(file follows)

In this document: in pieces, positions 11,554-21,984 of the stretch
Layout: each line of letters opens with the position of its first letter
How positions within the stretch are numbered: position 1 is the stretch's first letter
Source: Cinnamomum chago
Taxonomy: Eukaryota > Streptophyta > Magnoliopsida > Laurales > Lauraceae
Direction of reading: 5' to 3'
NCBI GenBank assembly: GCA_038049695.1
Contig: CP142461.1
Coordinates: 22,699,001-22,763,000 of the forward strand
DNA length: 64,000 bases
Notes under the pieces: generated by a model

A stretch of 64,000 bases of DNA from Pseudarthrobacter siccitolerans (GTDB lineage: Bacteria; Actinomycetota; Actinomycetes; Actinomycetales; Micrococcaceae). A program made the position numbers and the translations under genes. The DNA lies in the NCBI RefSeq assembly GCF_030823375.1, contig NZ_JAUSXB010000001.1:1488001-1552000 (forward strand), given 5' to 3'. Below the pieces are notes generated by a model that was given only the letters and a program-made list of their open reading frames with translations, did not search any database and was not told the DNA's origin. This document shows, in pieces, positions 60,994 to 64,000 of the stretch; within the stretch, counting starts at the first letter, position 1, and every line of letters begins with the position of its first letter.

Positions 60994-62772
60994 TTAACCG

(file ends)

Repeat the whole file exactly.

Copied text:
In this document: in pieces, positions 11,554-21,984 of the stretch
Layout: each line of letters opens with the position of its first letter
How positions within the stretch are numbered: position 1 is the stretch's first letter
Source: Cinnamomum chago
Taxonomy: Eukaryota > Streptophyta > Magnoliopsida > Laurales > Lauraceae
Direction of reading: 5' to 3'
NCBI GenBank assembly: GCA_038049695.1
Contig: CP142461.1
Coordinates: 22,699,001-22,763,000 of the forward strand
DNA length: 64,000 bases
Notes under the pieces: generated by a model

A stretch of 64,000 bases of DNA from Pseudarthrobacter siccitolerans (GTDB lineage: Bacteria; Actinomycetota; Actinomycetes; Actinomycetales; Micrococcaceae). A program made the position numbers and the translations under genes. The DNA lies in the NCBI RefSeq assembly GCF_030823375.1, contig NZ_JAUSXB010000001.1:1488001-1552000 (forward strand), given 5' to 3'. Below the pieces are notes generated by a model that was given only the letters and a program-made list of their open reading frames with translations, did not search any database and was not told the DNA's origin. This document shows, in pieces, positions 60,994 to 64,000 of the stretch; within the stretch, counting starts at the first letter, position 1, and every line of letters begins with the position of its first letter.

Positions 60994-62772
60994 TTAACCG